The goals outlined by AIM leaders included support for the reformation of tribal government as well as bringing attention to Native American grievances. Means, as an AIM spokesperson, requested congressional investigations into conditions on all reservations and the corruption of the BIA. Means specifically wanted a hearing to take place concerning treaties and treaty rights, along with an investigation of the BIA and the Department of the Interior at all agency and reservation levels. 

U.S. Government Reaction 

News of the takeover reached U.S. Marshals at Pine Ridge and prompted immediate action. Government security forces placed roadblocks at all entrances to Wounded Knee to prevent access to the area. U.S. Marshals and FBI agents maintained a total of six roadblocks, along with five observation points, throughout the occupation to keep people from entering or leaving Wounded Knee. AIM members and supporters entered the area by overland routes, bringing in food and supplies by backpack. Federal forces did not allow Wounded Knee property owners or residents to return to the village once they had left. Several individuals and families, displaced by this policy, found lodging in homes and churches on the Pine Ridge reservation.

The White House, the Department of Defense (DOD) and the Department of Justice (DOJ) coordinated efforts throughout the Wounded Knee occupation. The military organized weapons, personnel, and equipment supplied by the DOD. Law enforcement groups consisted of the U.S. Marshals Service (USMS), the Federal Bureau of Investigation (FBI), and the BIA. The federal government held jurisdiction over the reservation and therefore state and local forces did not assist in law enforcement but provided support by prohibiting unauthorized people from traveling onto the Pine Ridge Reservation, especially those suspected of carrying food and ammunition. 

Events at Wounded Knee 

Ralph Erickson, Special Assistant to the Attorney General and the ranking DOJ official at the time, first evaluated the takeover at Wounded Knee. Wayne Colburn, Director of the United States Marshal Service, and Joseph Trimbach, an FBI agent, also provided assistance. William Clayton, the U.S. Attorney General of South Dakota, learned of the takeover while at Pine Ridge. These men determined that the primary objective included preventing injuries or deaths while arresting people violating the law and releasing any potential hostages.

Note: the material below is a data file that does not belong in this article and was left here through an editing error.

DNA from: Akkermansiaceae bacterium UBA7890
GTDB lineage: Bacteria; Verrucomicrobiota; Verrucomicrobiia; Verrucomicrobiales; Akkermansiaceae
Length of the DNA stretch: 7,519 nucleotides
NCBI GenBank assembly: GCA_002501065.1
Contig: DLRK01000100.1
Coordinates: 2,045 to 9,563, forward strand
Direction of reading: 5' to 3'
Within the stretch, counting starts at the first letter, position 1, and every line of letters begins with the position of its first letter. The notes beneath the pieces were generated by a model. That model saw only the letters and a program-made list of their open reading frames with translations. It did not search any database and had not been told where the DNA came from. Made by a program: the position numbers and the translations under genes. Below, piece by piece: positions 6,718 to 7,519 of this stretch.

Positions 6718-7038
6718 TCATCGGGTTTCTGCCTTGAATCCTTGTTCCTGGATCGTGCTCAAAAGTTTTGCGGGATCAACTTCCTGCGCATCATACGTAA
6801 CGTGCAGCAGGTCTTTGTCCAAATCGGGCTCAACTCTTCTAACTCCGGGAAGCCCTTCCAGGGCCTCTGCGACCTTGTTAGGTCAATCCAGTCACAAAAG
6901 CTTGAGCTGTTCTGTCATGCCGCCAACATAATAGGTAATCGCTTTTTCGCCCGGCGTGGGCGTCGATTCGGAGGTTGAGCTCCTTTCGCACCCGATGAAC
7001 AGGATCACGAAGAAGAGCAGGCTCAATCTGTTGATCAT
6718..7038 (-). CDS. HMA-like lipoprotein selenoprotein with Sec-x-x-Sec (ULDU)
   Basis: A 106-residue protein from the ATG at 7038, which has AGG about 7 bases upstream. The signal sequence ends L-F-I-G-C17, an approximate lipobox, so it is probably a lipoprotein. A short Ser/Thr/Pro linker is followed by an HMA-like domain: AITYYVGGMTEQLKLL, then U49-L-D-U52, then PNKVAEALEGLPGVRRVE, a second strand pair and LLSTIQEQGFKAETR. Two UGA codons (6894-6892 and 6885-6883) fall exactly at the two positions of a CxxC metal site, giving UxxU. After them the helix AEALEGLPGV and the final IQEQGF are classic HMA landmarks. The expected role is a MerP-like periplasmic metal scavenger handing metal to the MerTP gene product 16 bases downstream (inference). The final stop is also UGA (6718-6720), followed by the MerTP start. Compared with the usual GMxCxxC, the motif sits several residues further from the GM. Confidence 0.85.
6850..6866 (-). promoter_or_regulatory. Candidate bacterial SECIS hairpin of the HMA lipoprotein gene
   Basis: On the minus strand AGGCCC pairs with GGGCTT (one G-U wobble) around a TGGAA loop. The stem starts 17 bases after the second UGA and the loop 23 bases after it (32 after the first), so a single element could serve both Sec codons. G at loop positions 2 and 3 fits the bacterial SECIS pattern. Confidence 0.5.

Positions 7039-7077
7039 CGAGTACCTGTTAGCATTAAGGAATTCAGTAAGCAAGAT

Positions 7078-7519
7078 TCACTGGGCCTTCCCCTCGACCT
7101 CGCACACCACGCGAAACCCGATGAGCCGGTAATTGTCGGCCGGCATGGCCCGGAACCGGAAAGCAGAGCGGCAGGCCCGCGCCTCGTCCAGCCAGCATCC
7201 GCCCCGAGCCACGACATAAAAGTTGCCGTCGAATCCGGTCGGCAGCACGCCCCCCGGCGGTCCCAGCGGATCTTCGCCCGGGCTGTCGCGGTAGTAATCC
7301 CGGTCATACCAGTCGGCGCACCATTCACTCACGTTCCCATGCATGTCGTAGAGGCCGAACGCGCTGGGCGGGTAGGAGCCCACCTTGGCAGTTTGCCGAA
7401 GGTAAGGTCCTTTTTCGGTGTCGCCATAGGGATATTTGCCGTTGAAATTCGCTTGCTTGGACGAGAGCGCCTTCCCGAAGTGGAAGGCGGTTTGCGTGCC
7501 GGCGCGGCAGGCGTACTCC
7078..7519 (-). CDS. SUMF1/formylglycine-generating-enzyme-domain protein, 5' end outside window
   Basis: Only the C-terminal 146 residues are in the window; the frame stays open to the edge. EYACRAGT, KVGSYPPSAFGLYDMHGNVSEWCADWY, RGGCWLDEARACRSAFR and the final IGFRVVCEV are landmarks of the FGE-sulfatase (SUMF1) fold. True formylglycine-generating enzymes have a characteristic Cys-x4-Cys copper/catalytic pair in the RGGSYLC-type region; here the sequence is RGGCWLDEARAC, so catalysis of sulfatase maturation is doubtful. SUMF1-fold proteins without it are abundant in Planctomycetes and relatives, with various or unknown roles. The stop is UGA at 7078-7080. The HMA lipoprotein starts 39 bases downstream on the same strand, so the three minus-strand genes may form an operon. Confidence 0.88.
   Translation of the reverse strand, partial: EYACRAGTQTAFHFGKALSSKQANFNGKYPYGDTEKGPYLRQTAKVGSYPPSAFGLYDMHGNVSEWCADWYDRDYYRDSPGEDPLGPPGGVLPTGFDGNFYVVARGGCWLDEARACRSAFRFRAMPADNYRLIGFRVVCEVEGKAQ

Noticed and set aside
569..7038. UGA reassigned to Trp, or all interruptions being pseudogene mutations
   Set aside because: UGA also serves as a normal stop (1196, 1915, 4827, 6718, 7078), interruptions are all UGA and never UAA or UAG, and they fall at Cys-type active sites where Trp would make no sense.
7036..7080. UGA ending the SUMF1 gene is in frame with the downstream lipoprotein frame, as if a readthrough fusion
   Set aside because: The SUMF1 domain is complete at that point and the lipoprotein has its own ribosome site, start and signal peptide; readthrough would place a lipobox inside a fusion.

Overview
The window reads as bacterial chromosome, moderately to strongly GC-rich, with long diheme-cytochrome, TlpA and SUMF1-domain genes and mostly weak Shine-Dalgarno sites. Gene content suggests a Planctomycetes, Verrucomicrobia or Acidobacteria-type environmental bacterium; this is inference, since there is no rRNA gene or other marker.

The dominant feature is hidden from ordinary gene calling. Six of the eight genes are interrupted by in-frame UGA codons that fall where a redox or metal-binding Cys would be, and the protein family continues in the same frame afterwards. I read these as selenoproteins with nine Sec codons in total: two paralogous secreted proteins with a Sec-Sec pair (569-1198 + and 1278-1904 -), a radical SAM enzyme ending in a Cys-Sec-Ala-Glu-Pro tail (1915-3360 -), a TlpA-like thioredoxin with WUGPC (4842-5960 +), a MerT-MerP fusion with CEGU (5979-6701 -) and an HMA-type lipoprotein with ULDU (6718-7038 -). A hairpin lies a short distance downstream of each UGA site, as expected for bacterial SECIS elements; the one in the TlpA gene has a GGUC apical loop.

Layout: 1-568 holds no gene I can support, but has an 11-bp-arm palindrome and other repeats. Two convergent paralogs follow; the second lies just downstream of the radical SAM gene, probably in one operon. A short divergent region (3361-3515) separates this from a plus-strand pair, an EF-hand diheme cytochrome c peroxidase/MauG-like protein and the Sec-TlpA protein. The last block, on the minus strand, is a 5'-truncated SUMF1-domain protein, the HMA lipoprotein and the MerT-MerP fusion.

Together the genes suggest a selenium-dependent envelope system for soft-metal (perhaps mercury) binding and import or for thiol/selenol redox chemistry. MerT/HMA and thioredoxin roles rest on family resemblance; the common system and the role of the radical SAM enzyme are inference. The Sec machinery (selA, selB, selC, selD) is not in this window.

Sporadic gunfire between U.S. forces and AIM security marked the first days of the occupation. AIM forces fortified the area by building trenches, setting up road blocks, and establishing foot patrols. AIM security forces developed and maintained a defensive perimeter around Wounded Knee that included a total of nine bunkers. AIM relied on the experience of several Vietnam veterans to establish security.

Within one day of the occupation, senators James Abourezk and George McGovern arrived in Wounded Knee to negotiate the release of any hostages. On the night of the occupation, while making random phone calls to Pine Ridge and Wounded Knee, Abourezk connected by chance to Russell Means. According to the senator, Means stated that the occupation would end if AIM requests were considered and a meeting took place to discuss grievances. On 1 March Abourezk and Senator McGovern, along with two aides from Senator Ted Kennedy's office, flew out to Pine Ridge and drove into Wounded Knee. Abourezk stated to the press that negotiations would not take place if potential hostages were threatened. The senators agreed that congressional committees hearings would be held on specific issues and grievances. They also assured AIM leaders that BIA officials would be transferred, specifically Stanley Lyman and Wyman Babby. Abourezk and McGovern returned to Washington believing the conflict had been resolved. At the same time Ralph Erickson developed three options for the U.S. government and forces to follow -- they could pull back, remain established with the original force of about 250 men, or increase manpower to cut off the area. Officials decided to continue roadblocks to limit entrance into the area.